Saturday's assault by Dettinger on police blocking a bridge over the river Seine has come to symbolise the increasingly violent nature of the protests against President Emmanuel Macron's government.
Marlène Schiappa, junior minister for equality, said: "Contributing to a fundraising kitty to support someone who attacked an officer is tantamount to being an accomplice to these grave acts of violence".
Christophe Dettinger handed himself to police and was immediately detained.
Leetchi initially defended its hosting of the fundraising, saying it was simply a "neutral" online platform.
Seven weeks into rebellion marked by weekly clashes in Paris and other French cities, Mr Philippe said the government would introduce a "new law punishing those who do not respect the requirement to declare (protests), those who take part in unauthorised demonstrations and those who arrive at demonstrations wearing face masks".
Mr Dettinger claimed he, his wife and a friend were tear-gassed and became angry when he saw police using similar tactics against pensioners and "hurting people with flash balls (rubber bullets)".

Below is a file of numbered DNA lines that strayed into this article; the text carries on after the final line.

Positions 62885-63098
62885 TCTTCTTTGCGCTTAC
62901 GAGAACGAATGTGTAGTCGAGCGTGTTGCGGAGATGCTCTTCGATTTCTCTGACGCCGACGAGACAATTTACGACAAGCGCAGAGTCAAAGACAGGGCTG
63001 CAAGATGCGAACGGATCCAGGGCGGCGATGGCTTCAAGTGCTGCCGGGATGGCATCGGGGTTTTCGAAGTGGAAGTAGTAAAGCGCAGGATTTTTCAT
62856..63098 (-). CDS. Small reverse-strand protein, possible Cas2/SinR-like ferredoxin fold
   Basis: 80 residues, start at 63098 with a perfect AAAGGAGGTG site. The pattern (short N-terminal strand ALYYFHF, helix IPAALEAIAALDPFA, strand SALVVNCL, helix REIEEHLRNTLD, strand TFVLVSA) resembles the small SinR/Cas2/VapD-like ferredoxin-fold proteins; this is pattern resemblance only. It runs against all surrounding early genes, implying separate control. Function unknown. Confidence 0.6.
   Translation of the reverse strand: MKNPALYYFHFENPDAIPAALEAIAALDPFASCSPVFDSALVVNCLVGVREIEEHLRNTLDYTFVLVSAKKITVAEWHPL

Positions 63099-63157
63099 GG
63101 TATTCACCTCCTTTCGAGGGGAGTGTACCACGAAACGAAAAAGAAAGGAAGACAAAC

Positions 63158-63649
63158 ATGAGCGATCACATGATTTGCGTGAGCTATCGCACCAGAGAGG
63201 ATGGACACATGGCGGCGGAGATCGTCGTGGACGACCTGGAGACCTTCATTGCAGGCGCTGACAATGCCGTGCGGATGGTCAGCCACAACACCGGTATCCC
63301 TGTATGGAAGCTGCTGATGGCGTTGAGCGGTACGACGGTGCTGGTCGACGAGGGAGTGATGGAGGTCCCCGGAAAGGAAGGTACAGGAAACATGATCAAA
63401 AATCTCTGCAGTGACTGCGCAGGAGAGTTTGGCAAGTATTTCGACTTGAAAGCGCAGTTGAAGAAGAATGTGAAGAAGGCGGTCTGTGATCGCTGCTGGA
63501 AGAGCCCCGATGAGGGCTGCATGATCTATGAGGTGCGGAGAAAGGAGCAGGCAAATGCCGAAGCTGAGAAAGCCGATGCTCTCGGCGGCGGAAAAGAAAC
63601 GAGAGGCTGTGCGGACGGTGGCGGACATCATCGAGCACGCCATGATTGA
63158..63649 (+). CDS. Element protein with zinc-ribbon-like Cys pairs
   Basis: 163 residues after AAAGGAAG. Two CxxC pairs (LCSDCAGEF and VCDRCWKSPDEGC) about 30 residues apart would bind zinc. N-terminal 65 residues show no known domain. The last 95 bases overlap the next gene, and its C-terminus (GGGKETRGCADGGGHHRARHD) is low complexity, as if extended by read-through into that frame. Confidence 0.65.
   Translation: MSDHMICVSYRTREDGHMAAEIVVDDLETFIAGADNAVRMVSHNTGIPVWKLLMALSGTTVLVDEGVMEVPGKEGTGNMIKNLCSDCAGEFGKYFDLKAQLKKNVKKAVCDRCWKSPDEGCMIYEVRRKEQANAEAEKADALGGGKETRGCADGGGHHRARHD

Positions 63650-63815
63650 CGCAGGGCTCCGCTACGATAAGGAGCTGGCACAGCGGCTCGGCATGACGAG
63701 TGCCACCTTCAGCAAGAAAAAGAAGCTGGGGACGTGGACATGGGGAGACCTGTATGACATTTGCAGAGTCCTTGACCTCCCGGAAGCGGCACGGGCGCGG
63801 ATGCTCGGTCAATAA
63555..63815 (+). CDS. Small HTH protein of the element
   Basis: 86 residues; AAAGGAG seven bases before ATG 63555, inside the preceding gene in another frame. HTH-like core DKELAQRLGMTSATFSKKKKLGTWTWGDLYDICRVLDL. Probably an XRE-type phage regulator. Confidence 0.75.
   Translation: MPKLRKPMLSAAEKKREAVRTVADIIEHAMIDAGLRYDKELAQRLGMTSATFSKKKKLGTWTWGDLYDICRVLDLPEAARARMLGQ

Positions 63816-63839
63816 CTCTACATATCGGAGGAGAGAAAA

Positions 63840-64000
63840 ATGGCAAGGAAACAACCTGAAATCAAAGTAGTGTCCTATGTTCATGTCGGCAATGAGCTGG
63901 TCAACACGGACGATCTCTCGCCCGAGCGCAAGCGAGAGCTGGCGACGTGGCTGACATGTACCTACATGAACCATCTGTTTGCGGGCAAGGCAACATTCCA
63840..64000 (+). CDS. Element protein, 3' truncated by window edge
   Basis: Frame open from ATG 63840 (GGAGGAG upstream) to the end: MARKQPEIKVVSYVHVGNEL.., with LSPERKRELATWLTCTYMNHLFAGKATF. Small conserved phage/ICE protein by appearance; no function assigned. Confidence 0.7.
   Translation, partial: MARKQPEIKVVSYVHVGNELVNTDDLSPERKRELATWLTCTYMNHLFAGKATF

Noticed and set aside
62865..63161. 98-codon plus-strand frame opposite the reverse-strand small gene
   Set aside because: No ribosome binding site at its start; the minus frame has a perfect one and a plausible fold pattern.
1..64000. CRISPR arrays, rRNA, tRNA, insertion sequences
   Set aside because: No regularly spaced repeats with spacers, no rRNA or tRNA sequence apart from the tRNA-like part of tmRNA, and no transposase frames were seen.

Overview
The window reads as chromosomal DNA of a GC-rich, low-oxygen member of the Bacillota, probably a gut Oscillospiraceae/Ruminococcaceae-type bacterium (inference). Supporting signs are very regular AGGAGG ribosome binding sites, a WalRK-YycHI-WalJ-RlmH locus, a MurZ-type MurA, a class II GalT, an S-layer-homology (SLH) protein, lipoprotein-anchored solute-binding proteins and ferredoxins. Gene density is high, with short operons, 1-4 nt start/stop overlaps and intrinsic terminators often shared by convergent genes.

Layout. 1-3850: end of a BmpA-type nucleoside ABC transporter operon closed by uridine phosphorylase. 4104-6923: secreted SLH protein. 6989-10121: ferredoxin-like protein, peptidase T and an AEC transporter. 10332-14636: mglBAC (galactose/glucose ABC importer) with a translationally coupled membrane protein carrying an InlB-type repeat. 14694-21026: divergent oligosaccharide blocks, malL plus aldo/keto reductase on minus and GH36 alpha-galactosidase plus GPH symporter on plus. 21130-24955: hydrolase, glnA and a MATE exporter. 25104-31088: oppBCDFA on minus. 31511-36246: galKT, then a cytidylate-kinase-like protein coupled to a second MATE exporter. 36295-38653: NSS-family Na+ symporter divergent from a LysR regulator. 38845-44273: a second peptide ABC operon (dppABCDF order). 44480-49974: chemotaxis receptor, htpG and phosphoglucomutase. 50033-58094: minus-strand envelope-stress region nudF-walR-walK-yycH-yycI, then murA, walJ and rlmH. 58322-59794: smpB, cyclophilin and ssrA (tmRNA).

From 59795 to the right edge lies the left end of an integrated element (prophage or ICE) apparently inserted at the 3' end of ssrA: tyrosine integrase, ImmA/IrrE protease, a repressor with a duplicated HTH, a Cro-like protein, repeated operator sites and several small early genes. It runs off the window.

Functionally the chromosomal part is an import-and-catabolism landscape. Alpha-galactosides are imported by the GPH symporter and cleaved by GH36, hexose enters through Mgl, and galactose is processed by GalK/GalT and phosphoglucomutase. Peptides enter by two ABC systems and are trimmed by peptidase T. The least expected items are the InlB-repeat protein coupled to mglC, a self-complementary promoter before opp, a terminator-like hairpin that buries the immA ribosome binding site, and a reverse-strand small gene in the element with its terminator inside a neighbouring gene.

He said the government could model the new law on existing legislation against football hooligans whereby individuals can be banned from stadiums.
The government said that a new set-up would be announced ahead of Macron's proposed letter to the French people next Tuesday about why the debate was needed. Macron made multiple concessions that failed to extinguish the anger of the yellow vest movement, which is named after the fluorescent protective garments the protesters wear.
At the weekend, there were renewed yellow-vest protests after a lull over the festive period.
In a further attack to Macron's policies, Italian Interior Minister Matteo Salvini also commented that he supports "well-meaning citizens protesting against a president who governs against his own people".
Images of a policeman beating several protesters in the southern city of Toulon on Saturday were also widely condemned.
The French government has since toughened its stance and said it would crack down harder on undeclared protests and violence on the fringes of demonstrations.
Another huge security operation, involving 80,000 personnel, is planned for Saturday when the 10th weekly protests are due to be staged around France.
"Yellow vest" protests against fuel taxes began in rural and small-town France in late November, but then mushroomed into a wider revolt in December against the policies and governing style of 41-year-old Macron.